Figures 3a - 3c schematically illustrates block diagrams of various embodiments of a system/method of the present invention;
Figure 4a schematically illustrates a waste incineration plant according to one embodiment of the present invention;

Figure 4b schematically illustrates a waste incineration plant according to another embodiment of the present invention;

9 Figure 5a schematically illustrates a preferred embodiment of a device for generating high intensity ultrasound.

Figure 5b shows an embodiment of an ultrasound device in form of a disk-jet Hartmann generator;

Figure 5c is a sectional view along the diameter of the ultrasound device (301) in Figure 5b illustrating the shape of the opening (302), the gas passage (303) and the cavity (304) more clearly;
Figure 5d illustrates an alternative embodiment of another type of the Hartmann acoustic wave generators, which is, shaped as an elongated body;
Figure 5e shows an ultrasound device of the same type as in Figure 5d but shaped as a closed curve;

Figure 5f shows an ultrasound device of the same type as in Figure 5d but shaped as an open curve.

DESCRIPTION OF PREFERRED EMBODIMENTS
Figure 1 schematically illustrates a generalized block diagram of one embodiment of a system/method of the present invention. Illustrated are one or more solid objects (101) to be burnt, e.g. coal, garbage, wood splinter, wood chip, other types of wood, straw, fuel, waste, dewatered sludge, etc.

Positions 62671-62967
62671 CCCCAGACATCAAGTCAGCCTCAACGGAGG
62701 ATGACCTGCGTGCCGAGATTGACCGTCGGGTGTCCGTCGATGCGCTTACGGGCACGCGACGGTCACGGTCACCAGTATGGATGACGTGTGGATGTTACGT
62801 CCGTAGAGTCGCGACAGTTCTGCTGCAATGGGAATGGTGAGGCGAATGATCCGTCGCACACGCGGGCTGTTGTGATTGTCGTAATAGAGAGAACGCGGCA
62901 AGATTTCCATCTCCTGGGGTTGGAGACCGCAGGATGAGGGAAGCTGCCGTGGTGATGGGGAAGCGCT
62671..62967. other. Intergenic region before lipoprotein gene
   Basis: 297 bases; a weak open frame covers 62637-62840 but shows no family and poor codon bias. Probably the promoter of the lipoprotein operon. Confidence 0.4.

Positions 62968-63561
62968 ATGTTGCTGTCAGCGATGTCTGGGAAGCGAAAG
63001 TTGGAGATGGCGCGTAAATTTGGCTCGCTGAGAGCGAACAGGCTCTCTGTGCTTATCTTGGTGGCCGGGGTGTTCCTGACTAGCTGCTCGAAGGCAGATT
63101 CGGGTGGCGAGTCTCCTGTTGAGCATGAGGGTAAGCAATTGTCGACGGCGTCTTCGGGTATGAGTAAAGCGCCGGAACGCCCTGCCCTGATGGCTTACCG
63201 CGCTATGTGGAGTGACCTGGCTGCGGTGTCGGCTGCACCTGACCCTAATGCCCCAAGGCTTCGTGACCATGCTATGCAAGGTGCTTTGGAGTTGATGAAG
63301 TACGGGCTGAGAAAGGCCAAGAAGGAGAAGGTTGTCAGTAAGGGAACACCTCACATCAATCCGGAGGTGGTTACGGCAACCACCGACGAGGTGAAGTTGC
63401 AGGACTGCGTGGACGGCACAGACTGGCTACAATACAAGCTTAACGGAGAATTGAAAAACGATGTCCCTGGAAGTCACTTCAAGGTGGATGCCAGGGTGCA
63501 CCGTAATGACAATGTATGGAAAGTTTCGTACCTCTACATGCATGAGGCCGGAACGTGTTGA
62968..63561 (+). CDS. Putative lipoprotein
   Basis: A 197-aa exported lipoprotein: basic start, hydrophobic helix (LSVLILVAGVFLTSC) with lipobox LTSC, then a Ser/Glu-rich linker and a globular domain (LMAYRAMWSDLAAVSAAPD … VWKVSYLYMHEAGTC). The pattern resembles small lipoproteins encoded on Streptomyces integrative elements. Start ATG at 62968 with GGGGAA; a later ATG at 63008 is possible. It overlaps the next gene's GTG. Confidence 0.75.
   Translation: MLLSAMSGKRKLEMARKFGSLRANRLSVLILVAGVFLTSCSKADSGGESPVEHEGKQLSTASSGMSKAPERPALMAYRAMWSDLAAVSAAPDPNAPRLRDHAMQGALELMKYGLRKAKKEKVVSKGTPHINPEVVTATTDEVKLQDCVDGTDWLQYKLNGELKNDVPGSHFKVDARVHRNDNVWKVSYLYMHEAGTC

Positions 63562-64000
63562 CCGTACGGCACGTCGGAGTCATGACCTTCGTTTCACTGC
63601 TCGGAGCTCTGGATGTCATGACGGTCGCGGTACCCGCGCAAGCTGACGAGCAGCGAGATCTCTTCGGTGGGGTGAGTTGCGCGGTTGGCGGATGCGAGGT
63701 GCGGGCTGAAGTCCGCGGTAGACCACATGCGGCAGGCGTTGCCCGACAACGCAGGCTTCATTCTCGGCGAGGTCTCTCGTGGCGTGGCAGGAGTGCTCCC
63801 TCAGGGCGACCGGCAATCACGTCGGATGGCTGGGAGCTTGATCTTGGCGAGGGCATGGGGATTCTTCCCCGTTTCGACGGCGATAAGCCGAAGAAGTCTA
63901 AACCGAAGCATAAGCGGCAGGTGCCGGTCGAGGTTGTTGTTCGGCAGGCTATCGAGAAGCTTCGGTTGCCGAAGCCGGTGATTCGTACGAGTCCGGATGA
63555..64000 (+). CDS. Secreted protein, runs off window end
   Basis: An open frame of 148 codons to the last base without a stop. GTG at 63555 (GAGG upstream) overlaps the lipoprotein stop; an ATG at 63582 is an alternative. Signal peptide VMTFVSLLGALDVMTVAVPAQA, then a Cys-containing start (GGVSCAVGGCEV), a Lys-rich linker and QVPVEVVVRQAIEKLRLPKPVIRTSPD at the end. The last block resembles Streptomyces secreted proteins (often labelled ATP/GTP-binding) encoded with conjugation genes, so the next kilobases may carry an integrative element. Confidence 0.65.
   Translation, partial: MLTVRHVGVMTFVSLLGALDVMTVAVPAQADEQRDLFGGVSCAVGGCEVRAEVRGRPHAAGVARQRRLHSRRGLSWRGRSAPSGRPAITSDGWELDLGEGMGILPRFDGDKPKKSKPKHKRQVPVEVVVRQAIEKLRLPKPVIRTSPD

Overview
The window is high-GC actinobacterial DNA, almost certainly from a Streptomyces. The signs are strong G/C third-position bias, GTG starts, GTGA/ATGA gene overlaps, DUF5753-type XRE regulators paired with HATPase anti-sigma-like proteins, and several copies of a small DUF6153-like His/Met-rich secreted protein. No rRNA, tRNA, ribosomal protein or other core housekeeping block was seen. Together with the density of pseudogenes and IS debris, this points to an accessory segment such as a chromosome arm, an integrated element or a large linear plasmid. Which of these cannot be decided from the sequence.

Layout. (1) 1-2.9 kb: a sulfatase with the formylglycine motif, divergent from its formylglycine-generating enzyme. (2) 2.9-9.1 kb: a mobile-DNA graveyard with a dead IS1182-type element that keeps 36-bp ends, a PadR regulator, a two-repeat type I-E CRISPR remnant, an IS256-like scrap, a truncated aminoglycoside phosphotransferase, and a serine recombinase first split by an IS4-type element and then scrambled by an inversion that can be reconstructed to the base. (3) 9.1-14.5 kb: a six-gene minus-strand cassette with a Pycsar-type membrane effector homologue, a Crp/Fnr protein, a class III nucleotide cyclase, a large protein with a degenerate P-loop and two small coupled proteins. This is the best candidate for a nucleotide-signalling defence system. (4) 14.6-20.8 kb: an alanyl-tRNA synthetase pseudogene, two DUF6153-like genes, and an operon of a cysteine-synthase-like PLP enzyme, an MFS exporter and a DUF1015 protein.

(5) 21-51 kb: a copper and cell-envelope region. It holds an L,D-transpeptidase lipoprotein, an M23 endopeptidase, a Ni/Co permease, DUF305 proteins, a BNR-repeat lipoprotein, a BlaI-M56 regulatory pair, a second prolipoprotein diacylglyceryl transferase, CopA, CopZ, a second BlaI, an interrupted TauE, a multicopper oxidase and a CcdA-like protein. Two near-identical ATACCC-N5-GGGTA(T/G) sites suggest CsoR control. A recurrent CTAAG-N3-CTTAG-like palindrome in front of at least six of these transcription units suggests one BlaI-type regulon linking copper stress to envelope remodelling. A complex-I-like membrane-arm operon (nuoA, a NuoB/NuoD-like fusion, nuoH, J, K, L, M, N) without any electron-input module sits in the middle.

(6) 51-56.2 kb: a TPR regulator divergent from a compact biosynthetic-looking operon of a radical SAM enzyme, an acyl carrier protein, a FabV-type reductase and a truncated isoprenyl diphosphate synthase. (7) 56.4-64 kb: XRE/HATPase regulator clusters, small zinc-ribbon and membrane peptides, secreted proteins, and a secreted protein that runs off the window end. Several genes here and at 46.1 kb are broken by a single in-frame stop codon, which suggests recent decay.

The solid object(s) (101) is passed to one or more incineration devices (102) and is burned while freeing heat and energy in the process. The solid object(s) (101) are reduced or diminished by the process, which is useful as the amount of waste is reduced. Furthermore, one or more sonic devices (301) for producing high intensity sound/ultrasound is present according to the present invention for enhancing the combustion process.

According to one embodiment of the present invention, ultrasound is applied to the solid object(s) (101), as described in greater detail in connection with Figures 3a and 4a, by a suitable sonic generator or device (301). In this way, the efficiency of burning of the solid object(s) is improved by applying ultrasound from one or more sonic devices e.g. driven by pressurized air, steam or another pressurized gas, i.e. gas-jet acoustic wave generators (transmitters).

When the oscillating air meets the burning solids or particles, then any ash or 5 the like that is present on the surface of the solid objects or particles (and thereby hinders the combustion process) to be incinerated will be `shaken' off by the high intensity sound thereby freeing new surfaces of unburned material and thus speeding up the inhomogeneous combustion process.